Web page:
Life is a Carnival

The Japanese film poster for THE WIND-OF-YOUTH GROUP CROSSES THE MOUNTAIN PASS (1961).

Most Japanese film fans and cult movie buffs are certainly familiar with maverick director Seijun Suzuki for his ultra-stylish and unconventional yakuza thrillers Tokyo Drifter (1966) and Branded to Kill (1967). Not as well known are the numerous genre films he was assigned by his studio Nikkatsu in the late fifties/early sixties. One of his most atypical efforts is The Wind-of-Youth Group Crosses the Mountain Pass (Japanese title: Toge o wataru wakai kaze, 1961), which is like a more adult variation on James Otis Kaler’s Toby Tyler or Ten Weeks with a Circus except, in this case, the protagonist is not a kid but a college student majoring in economics. There is also no circus, just a traveling carnival troupe with an uncertain future. Yet, the tone is surprisingly upbeat and cheerful with moments of slapstick comedy, musical interludes, dramatic incidents and a subplot involving competitive yakuza gangs, who are closer to bumbling schoolyard bullies than menacing gangsters.

A massive lantern float lights up the nightime sky in THE WIND-OF-YOUTH GROUP CROSSES THE MOUNTAIN PASS (1961), a Japanese film about a traveling carnival troupe.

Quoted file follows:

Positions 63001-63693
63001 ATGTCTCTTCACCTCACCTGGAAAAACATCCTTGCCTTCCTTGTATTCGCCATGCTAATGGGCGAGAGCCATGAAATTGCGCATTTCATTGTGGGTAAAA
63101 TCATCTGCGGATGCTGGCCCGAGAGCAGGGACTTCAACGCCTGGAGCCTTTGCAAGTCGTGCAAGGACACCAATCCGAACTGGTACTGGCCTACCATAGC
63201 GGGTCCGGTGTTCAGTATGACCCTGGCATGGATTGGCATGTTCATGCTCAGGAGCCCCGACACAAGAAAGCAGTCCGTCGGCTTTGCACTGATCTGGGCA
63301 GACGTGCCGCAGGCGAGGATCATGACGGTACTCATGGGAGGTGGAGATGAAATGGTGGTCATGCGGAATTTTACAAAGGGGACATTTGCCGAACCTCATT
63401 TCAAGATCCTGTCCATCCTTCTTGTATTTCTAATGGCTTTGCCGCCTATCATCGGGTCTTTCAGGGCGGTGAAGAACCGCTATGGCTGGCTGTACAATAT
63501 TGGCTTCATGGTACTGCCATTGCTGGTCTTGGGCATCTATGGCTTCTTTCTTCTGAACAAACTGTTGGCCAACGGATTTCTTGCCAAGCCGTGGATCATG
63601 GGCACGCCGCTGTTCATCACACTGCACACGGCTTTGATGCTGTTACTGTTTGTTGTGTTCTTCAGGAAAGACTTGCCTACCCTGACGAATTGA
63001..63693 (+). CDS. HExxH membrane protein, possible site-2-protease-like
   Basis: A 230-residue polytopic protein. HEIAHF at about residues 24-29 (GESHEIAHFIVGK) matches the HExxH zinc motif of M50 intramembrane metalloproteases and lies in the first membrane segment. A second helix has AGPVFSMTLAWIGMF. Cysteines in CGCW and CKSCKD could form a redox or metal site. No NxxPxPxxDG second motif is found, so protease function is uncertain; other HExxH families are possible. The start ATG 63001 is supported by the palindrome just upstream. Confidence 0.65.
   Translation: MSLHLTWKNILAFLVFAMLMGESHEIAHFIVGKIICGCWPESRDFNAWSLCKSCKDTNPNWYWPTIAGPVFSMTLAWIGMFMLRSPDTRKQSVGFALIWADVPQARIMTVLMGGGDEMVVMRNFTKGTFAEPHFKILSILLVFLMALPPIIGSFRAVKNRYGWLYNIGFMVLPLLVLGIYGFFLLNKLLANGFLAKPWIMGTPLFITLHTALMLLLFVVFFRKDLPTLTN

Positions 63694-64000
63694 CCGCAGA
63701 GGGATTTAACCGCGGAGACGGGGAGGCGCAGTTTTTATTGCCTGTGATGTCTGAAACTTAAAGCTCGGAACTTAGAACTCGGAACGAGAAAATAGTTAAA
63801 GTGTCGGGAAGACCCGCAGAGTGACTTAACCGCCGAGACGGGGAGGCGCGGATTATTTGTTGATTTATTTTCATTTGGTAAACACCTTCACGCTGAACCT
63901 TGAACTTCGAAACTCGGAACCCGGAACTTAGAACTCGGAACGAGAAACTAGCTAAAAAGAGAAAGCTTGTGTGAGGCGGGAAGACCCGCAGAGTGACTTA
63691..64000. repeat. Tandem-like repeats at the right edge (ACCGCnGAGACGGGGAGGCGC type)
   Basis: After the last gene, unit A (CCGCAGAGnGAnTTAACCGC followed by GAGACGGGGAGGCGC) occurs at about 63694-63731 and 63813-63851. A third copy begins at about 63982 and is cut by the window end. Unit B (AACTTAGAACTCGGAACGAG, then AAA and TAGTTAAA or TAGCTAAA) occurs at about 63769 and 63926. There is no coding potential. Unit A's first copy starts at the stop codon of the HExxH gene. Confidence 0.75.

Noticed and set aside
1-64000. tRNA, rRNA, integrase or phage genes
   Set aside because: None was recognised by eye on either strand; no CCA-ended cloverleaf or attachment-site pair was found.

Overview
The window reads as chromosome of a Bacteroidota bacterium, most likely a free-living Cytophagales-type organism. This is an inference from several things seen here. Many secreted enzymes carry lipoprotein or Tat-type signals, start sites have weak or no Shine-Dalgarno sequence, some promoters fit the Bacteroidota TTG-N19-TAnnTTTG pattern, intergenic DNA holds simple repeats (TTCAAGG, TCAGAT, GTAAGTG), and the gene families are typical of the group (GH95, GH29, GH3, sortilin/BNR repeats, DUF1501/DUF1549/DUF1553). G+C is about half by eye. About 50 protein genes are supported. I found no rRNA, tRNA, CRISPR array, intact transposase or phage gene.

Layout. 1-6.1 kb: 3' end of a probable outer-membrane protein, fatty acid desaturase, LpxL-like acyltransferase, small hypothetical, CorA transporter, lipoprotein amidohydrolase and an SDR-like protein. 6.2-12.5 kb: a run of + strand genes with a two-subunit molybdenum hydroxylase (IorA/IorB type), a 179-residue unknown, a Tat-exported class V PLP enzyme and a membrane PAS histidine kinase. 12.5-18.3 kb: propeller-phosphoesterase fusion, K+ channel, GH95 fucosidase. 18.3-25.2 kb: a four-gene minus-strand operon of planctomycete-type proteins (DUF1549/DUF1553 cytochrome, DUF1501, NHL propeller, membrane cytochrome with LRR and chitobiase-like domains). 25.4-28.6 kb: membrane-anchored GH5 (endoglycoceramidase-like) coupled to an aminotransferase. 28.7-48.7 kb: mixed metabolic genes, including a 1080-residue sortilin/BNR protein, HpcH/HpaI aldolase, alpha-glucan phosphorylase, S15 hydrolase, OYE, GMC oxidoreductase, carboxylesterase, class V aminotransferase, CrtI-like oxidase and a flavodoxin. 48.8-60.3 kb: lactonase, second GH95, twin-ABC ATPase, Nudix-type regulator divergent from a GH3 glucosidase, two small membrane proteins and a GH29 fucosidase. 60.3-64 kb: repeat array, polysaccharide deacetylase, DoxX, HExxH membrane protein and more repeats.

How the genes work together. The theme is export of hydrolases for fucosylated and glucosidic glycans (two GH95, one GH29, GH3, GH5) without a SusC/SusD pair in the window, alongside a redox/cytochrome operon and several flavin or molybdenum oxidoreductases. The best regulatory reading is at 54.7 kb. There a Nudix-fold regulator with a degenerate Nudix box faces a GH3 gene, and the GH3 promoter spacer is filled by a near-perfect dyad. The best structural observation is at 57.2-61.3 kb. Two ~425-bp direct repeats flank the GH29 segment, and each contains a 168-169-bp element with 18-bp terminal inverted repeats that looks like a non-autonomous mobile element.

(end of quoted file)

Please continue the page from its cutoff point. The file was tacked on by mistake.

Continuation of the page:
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…And You Thought Donald Pleasence Was Creepy?

Angela Pleasence stars in the 1974 psychodrama SYMPTOMS, directed by Jose Ramon Larraz.

Angela Pleasence, like her father, has a face made for the cinema though not in the realm of conventional leading ladies. Even as a young actress appearing in bit parts in movies like Here We Go Around the Mulberry Bush (1968) and The Love Ban (1973), she was never a winsome ingénue or the lovable girl next store. Her uniquely peculiar beauty – especially those hungry eyes that bore holes right through you – must have somehow hindered her movie career because her film roles have been few and far between. She is mostly remembered for her television work, particularly her role as Catherine Howard in the 1970 TV mini-series The Six Wives of Henry VIII, but she should have had the film career her father had on the basis of Symptoms (1974) alone.  

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